Predictive Maintenance: Delivering impactful business outcomes through Data & Analytics (part one)

This article is a part one of a two-part series. See part two here.

The growth of smart technologies has opened the door to what is commonly referred as Industry 4.0, encompassing factories that use machines augmented with wireless sensors enabling the connected systems’ monitoring and automated decision-making processes throughout the production lines. The technology behind wireless sensors and its interfaces is known as the Internet of Things (IoT), where large amounts of data is collected from connected devices to monitor equipment, develop analytics platforms and take advantage of Artificial Intelligence and Machine Learning models to improve production efficiency.

A specific application of connected devices is predictive maintenance. This technology is a piece of the Industry 4.0 puzzle that allows to predict when a machine is likely to fail, for manufacturers this is directly related to operational efficiency.

IoT and Connected Systems

The foundation of smart factories starts with IoT: A series of connected devices (sensors, actuators, computing devices) that can be integrated in any mechanical or digital machine and render the ability to autonomously (without human interference) exchange data between a network of machines. In a standard configuration it is imperative that each of these devices have a unique ID so that all the activity within an IoT network can be monitored and manipulated.

In the manufacturing context, connected systems start by having a series of devices wirelessly connected. These devices can be sensors (measurement characteristics), actuators (perform an action based on an input), hybrid, databases or computers/computing devices. They have the ability to measure values stream in real time and collect data related to the operational performance of the machine – temperature, pressure, potential, humidity, other – which is posteriorly stored in a database. This data can be processed to determine the optimal operational configuration, device condition (refer to Predictive Maintenance) and automated control.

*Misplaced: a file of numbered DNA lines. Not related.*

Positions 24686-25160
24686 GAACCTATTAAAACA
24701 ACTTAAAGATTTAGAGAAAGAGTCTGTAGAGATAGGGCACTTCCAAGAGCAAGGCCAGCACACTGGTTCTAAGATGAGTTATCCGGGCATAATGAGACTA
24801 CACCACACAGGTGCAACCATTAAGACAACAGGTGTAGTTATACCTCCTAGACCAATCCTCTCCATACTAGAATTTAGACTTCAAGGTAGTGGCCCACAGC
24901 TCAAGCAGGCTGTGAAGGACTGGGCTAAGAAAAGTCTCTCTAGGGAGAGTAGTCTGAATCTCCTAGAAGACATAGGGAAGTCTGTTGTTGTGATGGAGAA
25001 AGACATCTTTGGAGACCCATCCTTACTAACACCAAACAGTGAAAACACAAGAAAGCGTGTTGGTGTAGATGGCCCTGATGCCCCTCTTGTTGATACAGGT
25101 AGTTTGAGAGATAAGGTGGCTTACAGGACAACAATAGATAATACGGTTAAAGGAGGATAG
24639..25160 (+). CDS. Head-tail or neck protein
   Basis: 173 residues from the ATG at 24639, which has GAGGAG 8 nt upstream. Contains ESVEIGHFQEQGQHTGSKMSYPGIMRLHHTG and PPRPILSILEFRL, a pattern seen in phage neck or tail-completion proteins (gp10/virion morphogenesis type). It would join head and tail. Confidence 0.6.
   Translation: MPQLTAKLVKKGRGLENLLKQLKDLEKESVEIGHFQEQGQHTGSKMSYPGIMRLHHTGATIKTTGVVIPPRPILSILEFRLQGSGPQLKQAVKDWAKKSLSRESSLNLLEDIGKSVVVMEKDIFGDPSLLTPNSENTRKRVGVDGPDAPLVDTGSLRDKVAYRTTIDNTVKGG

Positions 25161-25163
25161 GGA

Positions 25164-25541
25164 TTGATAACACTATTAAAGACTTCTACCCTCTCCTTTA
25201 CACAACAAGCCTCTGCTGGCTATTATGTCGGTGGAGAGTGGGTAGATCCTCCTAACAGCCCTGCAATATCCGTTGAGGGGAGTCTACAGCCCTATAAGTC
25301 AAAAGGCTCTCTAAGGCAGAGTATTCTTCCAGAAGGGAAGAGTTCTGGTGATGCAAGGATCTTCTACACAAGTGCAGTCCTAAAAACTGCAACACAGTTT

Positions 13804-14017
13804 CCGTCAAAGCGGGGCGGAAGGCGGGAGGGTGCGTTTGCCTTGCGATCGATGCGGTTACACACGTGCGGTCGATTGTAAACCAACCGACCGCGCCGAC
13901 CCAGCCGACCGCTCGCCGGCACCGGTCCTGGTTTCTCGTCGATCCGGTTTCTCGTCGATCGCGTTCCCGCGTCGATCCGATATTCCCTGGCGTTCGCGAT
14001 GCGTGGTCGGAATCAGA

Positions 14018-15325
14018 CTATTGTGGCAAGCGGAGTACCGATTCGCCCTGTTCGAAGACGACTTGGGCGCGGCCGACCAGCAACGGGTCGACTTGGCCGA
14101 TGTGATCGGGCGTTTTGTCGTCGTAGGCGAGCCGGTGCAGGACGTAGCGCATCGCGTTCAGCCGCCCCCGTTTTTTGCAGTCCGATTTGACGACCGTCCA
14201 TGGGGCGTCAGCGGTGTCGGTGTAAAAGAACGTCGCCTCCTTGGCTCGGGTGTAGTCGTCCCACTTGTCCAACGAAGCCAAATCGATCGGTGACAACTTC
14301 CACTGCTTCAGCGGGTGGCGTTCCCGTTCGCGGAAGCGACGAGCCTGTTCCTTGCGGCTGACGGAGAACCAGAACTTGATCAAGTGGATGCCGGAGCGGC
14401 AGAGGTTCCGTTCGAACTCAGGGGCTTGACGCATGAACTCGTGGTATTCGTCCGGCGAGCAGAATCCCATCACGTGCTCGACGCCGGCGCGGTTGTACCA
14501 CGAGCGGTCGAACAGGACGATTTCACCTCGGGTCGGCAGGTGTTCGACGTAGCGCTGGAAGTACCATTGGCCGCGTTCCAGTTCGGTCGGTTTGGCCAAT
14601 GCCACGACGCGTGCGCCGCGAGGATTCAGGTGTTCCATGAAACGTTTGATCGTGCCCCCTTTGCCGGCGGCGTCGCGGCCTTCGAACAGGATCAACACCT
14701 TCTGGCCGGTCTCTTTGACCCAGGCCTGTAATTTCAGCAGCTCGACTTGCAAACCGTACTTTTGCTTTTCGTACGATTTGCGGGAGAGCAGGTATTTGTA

Data processing is normally carried out by a cloud-based engine (such as AWS, Google Cloud or Microsoft Azure) or on-premise computing unit, that manages all the interactions in the device network. As an example: it is known that above a certain temperature threshold a machine will have a high risk of malfunction. When an irregular temperature value is streamed through the computation unit it will send a signal to stop the process on that machine and all the others that depend on it, in order to ensure a safe production break.

A simple configuration of a connected systems’ setup at a manufacturing plant can automate several conditions known by the plant managers or process engineers, given a machine-machine interaction map. By applying machine learning algorithms on the collected data, computers are able to find more complex relationships within the connected machines’ network and improve the operational efficiency of a factory. In summary, if device behavior and production line outputs (percentage of defects, number of breakdowns, etc.) are measurable, statistical tools have a direct impact on improving manufacturing.

From simple factory settings to more complex and modular structured factories, it is possible to monitor systems, make decentralized decisions and establish a successful communication between machines and human operators to improve several processes across the manufacturing to supply value chain.